He voted in favour of the general principle of the bill, but missed the final Stage 3 vote. He has always insisted his absence was due to an “unavoidable clash”. But last week Alex Neil, the cabinet secretary who took the bill through the Parliament, claimed Yousaf arranged the meeting 19 days in advance because he was coming under pressure from the mosque. Neil may have his own agenda.

The Herald: SNP MSP Ash Regan resigned as Minister for Community Safety before last Thursday's vote on the Gender Recognition Bill (Photo by Ken Jack/Getty Images) (Photo by Ken Jack/Getty Images)

Still, if there is any truth to this, it suggests Yousaf’s commitment to same-sex marriage is not as unwavering as he has implied. Or at least, that he is not prepared to defend it at any cost.

Meanwhile, Ash Regan has been trampling all over the moral high ground. She posted “Love Is Love”, while defending Forbes and calling on others to “end the mud-slinging”. But then it emerged she had brought mudslinger Kirk Torrance onto her leadership election team, and attempted to run away from Channel 4 journalist Ciaran Jenkins’ questioning.

Torrance once suggested the Alex Salmond court case was a “stitch-up” and said Sturgeon was “up to her dark eyes” in it. He is a former Alba candidate. Regan was also photographed alongside Robin McAlpine who resigned as director of Common Weal after writing an article in which he said Sturgeon “developed and executed in secret” a “coordinated plan of action” to drive Salmond out of politics.

Regan is presenting herself as the “unity” candidate but there are certain people one wouldn’t want brought in from the cold. Nor does baiting the Greens seem like a hand across the divide.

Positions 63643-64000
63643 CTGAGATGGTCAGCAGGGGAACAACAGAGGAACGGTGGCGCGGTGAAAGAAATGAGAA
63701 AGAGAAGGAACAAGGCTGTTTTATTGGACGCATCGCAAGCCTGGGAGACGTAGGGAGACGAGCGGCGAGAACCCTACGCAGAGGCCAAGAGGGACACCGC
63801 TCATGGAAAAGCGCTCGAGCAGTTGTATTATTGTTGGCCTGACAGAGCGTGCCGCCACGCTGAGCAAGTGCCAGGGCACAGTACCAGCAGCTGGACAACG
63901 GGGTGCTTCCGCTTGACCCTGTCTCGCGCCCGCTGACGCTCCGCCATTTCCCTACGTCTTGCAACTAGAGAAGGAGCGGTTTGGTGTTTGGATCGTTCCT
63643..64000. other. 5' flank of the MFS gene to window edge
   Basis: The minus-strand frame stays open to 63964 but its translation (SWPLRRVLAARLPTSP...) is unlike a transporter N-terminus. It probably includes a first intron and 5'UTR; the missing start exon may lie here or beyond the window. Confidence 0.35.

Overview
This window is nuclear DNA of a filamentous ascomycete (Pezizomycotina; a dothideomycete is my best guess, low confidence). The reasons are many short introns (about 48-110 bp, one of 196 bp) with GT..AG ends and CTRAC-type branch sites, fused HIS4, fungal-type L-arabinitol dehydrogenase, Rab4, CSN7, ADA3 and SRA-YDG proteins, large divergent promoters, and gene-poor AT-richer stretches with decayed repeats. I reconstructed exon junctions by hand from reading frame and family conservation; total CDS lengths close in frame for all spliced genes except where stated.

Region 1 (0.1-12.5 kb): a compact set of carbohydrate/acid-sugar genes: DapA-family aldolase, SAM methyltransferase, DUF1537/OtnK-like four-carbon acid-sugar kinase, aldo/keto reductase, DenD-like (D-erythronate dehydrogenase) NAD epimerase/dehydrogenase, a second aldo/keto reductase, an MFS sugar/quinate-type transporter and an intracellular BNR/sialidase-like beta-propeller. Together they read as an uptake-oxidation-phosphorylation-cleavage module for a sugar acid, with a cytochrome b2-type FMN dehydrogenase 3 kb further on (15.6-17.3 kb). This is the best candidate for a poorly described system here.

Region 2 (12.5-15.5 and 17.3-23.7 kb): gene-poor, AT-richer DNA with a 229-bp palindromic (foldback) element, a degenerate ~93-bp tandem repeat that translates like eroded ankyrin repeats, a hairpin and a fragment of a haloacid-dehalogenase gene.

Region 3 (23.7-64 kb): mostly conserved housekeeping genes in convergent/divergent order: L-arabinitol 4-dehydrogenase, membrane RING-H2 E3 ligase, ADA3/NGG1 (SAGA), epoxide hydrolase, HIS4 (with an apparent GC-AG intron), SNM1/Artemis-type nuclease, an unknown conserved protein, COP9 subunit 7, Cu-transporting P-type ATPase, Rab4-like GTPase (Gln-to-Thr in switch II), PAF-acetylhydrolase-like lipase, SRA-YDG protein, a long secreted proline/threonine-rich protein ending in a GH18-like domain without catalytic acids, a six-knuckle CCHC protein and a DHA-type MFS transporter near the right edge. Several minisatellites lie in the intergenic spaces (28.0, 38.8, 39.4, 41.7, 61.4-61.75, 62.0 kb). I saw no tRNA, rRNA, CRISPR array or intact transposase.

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With Forbes, what you see is what you get. Which is perhaps why on Friday morning, despite the carnage of the previous few days, a poll of SNP supporters (not members) put her in the lead, eight points ahead of Yousaf.

In terms of competence, Forbes would be my preferred candidate; but the leader of a party is the symbol of all that party stands for. And what the Finance Secretary stands for is a world in which some people are more equal than others. Not only does she believe that same-sex marriage is wrong, she would, given the chance, have forced others to live by those beliefs.

Her insistence she will not roll back on existing rights has not yet been stress-tested, and we have no idea how her religion would impact on issues such as assisted dying or the introduction of buffer zones around abortion clinics.

Yet Forbes' beliefs are not the only unpalatable ones on display; and the stoking of a gratuitous religious backlash, by the likes of Douglas Ross, can only foster greater division. Nor do the other candidates inspire much confidence. Yousaf did not shine as justice secretary and has gone on not shining as health secretary.

The Herald:

Regan’s only real locus is as the pro-same-sex marriage, but anti-Gender Recognition Reform bill candidate (with added Alba-appeal).

As far as it is possible to decipher, her unsustainable belief is that she alone can deliver independence thanks to a superpower that will force the recalcitrant UK government to bend to the SNP’s will.  Regan's values seem askew, too.

Where Forbes has been criticised for prioritising her religion, she says she is  “a mother first and a politician second”  in an attempt to justify sending her children to private school.

Of course, along with most of the rest of the country, I don’t have a vote. The all-but 104,000 of us who are not SNP members can only stand and watch as the party of government trashes Sturgeon’s legacy before she even leaves Bute House; as its different wings fight over gender and LGBT equality, while, all the time, socio-economic inequality goes on deepening.

With no Scottish elections due until 2026,and no prospect of the SNP calling a snap one, we will have to thole whichever candidate comes out on top. Or, as seems more likely right now, whichever candidate comes out the least damaged.